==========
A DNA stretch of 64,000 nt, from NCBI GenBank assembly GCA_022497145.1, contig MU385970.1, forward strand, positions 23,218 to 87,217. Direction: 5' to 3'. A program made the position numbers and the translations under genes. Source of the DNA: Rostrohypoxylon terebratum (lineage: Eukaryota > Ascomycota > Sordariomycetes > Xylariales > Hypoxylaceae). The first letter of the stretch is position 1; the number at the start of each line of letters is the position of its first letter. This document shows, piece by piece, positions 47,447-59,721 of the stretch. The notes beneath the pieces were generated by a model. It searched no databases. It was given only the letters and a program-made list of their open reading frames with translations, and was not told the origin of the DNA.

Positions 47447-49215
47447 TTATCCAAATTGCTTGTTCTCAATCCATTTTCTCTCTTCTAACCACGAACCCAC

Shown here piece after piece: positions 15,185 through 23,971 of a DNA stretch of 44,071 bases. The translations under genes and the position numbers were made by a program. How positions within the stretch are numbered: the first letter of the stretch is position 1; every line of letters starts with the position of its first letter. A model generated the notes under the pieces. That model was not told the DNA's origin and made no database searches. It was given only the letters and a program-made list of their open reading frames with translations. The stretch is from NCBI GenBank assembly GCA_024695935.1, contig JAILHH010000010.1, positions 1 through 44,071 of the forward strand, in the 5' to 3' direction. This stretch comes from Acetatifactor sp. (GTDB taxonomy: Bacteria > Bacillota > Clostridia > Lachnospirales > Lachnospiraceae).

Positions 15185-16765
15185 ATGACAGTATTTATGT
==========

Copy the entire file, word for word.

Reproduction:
A DNA stretch of 64,000 nt, from NCBI GenBank assembly GCA_022497145.1, contig MU385970.1, forward strand, positions 23,218 to 87,217. Direction: 5' to 3'. A program made the position numbers and the translations under genes. Source of the DNA: Rostrohypoxylon terebratum (lineage: Eukaryota > Ascomycota > Sordariomycetes > Xylariales > Hypoxylaceae). The first letter of the stretch is position 1; the number at the start of each line of letters is the position of its first letter. This document shows, piece by piece, positions 47,447-59,721 of the stretch. The notes beneath the pieces were generated by a model. It searched no databases. It was given only the letters and a program-made list of their open reading frames with translations, and was not told the origin of the DNA.

Positions 47447-49215
47447 TTATCCAAATTGCTTGTTCTCAATCCATTTTCTCTCTTCTAACCACGAACCCAC

Shown here piece after piece: positions 15,185 through 23,971 of a DNA stretch of 44,071 bases. The translations under genes and the position numbers were made by a program. How positions within the stretch are numbered: the first letter of the stretch is position 1; every line of letters starts with the position of its first letter. A model generated the notes under the pieces. That model was not told the DNA's origin and made no database searches. It was given only the letters and a program-made list of their open reading frames with translations. The stretch is from NCBI GenBank assembly GCA_024695935.1, contig JAILHH010000010.1, positions 1 through 44,071 of the forward strand, in the 5' to 3' direction. This stretch comes from Acetatifactor sp. (GTDB taxonomy: Bacteria > Bacillota > Clostridia > Lachnospirales > Lachnospiraceae).

Positions 15185-16765
15185 ATGACAGTATTTATGT